11 June 2006

Designed by stupidity, built by ignorance, approved by incompetence

Note: I wrote this piece back in 2006, and just scrubbed it up. Enjoy.

from Wordnet
- a poor ability to understand or to profit from experience
- a stupid mistake
Design is the process of taking a set of constraints, and make something out of it. These constraints can be a number of things, from trivial wishes to strict rules. Sometimes it's about a color, other times about functionality, and then again about its basic concept, maybe a marketing angle or perhaps changing some stuck process. It could be anything.

However, a lot of the time you're left with that compelling feeling of "Qua?" while reading through your constraints; he wants me to do what!? They think we should put in that!? She likes what color!? marketing wants to sell this to whom!?

One definition of something stupid is when you can't see what is obvious to others. Sometimes this can have as much to do with your definition of a problem as a personal viewpoint, but quite often this "stupidity" certainly points to things we overlook or just plainly can't see but what we certainly should address.

Good design is about seeing things from as many angles as possible, and find the best possible compromise between them.

"Ignorance" from Wikipedia:
Ignorance is a lack of knowledge, or a willful lack of desire to improve the efficiency, merit, effectiveness or usefulness of one's actions. Ignorance is also a "state of being ignorant" or unaware (not knowing).
Building systems (applications, processes, buildings, societies, anything) is a complicated thing, relying as much on the goodness of the designers as the intelligence and skill of the builders.

Some people willfully ignore things. Maybe they feel they know enough, or maybe there are fears involved. Whatever the case, you see it all the time; people walking on a red light, smoking where not allowed, slightly speeding while driving, daydreaming while in meetings, outsourcing for the sake of instant capital gains, eating unhealthy food, not practicing what you preach, ignoring global warming signs, keep investing in oil consumerates, draw red buttons for safe functionality, never test your assertions and so on. The list is endless. People ignore things because of the normally low frequencies of events.

When builders ignore the time effects on setting concrete and make a too thin layer for your foundation, a layer without skeleton, and a few years down the track the building may simply collapse. If you don't fully understand the difference between alcohol and methanol it just might be the difference between life and death. If you ignore warning signs, whole cities might be flooded, or buildings blown up, or kids will use guns on other kids.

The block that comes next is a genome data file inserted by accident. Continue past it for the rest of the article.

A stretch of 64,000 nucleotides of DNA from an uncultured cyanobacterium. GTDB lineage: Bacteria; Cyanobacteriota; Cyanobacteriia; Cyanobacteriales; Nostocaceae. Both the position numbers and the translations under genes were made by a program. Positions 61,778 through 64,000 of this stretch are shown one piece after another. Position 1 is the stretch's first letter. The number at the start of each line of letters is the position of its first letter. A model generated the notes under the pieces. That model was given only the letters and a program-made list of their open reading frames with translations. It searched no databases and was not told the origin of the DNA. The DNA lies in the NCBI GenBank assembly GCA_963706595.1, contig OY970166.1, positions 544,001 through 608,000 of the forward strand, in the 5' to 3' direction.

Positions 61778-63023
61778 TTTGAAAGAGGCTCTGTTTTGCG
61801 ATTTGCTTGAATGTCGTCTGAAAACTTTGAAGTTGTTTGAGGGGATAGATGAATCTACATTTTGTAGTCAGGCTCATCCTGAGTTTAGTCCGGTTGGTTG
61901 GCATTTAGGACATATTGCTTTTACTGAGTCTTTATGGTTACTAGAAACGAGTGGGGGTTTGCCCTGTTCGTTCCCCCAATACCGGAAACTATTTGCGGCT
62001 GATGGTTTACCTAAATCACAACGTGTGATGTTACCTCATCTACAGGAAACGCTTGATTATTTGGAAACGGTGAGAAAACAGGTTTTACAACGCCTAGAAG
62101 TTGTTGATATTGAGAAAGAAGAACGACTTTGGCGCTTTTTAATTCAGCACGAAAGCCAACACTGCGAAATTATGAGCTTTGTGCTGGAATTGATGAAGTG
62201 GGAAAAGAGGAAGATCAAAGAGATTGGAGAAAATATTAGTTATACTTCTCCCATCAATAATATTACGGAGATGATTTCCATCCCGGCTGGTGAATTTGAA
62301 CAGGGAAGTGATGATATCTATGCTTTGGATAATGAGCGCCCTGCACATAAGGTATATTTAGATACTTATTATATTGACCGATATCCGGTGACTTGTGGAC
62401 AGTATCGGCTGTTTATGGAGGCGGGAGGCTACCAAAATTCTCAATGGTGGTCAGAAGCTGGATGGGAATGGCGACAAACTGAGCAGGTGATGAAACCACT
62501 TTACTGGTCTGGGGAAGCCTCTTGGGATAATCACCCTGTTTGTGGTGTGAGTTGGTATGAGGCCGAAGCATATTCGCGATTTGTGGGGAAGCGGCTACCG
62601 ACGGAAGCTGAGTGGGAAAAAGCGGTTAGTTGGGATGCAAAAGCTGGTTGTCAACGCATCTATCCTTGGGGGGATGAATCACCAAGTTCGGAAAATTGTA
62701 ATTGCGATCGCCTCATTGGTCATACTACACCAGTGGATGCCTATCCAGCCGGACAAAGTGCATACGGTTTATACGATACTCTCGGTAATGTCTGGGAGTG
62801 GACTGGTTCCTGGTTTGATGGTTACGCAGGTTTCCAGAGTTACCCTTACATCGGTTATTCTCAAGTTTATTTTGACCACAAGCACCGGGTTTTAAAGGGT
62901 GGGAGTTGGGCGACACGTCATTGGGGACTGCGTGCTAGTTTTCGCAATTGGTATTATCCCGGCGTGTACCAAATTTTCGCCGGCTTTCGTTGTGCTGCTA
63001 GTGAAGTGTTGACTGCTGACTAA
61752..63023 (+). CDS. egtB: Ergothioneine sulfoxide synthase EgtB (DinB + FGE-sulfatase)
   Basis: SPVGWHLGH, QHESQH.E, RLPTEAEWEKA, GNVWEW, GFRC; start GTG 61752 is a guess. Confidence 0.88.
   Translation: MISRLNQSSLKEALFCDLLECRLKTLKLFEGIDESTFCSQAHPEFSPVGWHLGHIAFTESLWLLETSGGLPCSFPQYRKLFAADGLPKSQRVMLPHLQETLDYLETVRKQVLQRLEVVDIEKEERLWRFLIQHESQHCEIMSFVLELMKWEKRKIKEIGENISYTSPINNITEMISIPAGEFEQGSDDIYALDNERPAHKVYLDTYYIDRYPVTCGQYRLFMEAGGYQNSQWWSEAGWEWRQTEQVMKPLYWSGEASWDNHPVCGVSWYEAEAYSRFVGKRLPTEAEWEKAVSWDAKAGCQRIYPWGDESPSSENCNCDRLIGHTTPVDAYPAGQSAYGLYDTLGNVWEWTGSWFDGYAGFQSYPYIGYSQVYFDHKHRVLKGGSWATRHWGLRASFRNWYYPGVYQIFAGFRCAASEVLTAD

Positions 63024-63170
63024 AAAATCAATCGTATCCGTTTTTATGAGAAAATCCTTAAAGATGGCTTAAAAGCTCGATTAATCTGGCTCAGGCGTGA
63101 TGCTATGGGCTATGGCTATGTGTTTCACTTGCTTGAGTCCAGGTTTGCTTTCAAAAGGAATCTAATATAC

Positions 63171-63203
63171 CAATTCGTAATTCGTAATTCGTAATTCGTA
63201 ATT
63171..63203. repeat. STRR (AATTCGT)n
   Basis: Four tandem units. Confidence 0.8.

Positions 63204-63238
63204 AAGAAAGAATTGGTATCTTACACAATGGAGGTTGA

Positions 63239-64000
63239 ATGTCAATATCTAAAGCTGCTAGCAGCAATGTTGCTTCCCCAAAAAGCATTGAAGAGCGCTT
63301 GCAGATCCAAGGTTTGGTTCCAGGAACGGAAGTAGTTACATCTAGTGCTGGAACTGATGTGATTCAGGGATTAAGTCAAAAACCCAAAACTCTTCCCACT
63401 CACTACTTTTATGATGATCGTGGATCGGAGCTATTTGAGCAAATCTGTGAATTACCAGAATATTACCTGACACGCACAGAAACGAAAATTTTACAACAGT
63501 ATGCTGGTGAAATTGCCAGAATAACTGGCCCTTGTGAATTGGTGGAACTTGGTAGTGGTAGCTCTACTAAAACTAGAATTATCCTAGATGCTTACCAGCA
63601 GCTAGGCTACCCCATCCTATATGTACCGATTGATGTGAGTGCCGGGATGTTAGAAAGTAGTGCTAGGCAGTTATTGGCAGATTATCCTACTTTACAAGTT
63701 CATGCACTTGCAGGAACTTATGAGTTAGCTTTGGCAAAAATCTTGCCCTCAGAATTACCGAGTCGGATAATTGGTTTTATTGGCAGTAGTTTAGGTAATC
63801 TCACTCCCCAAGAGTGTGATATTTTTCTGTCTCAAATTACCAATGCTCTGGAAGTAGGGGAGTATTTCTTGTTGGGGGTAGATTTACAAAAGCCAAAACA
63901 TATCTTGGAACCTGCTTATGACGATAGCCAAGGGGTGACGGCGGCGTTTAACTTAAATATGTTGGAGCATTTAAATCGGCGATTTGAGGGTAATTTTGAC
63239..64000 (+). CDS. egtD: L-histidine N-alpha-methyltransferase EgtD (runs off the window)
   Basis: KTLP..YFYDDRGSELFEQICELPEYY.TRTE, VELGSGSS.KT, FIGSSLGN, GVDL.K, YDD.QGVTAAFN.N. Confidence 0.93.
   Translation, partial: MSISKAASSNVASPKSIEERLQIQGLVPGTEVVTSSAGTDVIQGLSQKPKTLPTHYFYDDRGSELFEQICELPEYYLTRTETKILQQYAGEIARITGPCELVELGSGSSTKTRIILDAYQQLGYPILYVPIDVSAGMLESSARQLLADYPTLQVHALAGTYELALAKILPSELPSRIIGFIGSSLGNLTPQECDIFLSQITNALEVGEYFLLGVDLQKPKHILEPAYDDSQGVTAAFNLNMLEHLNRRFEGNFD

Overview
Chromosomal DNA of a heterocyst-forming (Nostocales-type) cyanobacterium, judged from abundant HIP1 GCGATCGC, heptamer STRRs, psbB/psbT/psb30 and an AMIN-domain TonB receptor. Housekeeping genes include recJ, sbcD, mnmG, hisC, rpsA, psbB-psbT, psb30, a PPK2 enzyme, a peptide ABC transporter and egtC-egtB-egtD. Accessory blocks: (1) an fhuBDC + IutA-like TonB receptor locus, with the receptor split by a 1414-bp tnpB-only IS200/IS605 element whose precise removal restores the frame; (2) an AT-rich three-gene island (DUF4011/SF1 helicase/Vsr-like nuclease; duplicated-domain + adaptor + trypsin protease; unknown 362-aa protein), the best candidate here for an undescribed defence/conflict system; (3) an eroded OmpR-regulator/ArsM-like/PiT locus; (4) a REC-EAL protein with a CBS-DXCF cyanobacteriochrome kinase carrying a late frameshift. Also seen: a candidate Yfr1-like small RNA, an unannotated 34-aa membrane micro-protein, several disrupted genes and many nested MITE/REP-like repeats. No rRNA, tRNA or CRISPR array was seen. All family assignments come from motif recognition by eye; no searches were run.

Good design is to preempt what warning signals has taught us.

"Incompetence" from Wikipedia:
Incompetence is the condition of a person who is unable to properly perform his assigned duty. Incompetence is the essential ingredient of the Peter Principle, which states that in a hierarchical organization, every employee tends to evolve through promotions towards a position in which he is incompetent.
Approving systems tends to happen after it has been built as opposed to something that happens in parallel. That being a flawed strategy from the beginning I guess is hard to overlook, but let's focus more on the common way we approve the systems we design and build.

First, approval is mostly a binary thing, no matter how much history teaches us otherwise. If it still is running and does what it says on the tin, that's considered a success, even if you don't fully understand why it was written on the tin, nor what the tin was supposed to contain or should contain.

Then there's approving things because your job is to approve things instead of guiding things or cancelling crap things. If you and your team spent months on a project you're not going to be self-reflective enough to call yourself out in public.

Good design is to allow for failure.

To shift things around

In order for us to shift things around when they are going pear-shaped (hang on, what's wrong with pear-shaped? I love pears, and I love pear-shaped women, what gives?) we must focus a bit harder on design from the middle principle. I'm a bit tired of both top-down (we know upfront all there is to know) and bottom-up (we know only know so little) approaches. Could we please start somewhere in the middle, and work ourselves out from there? Thanks.

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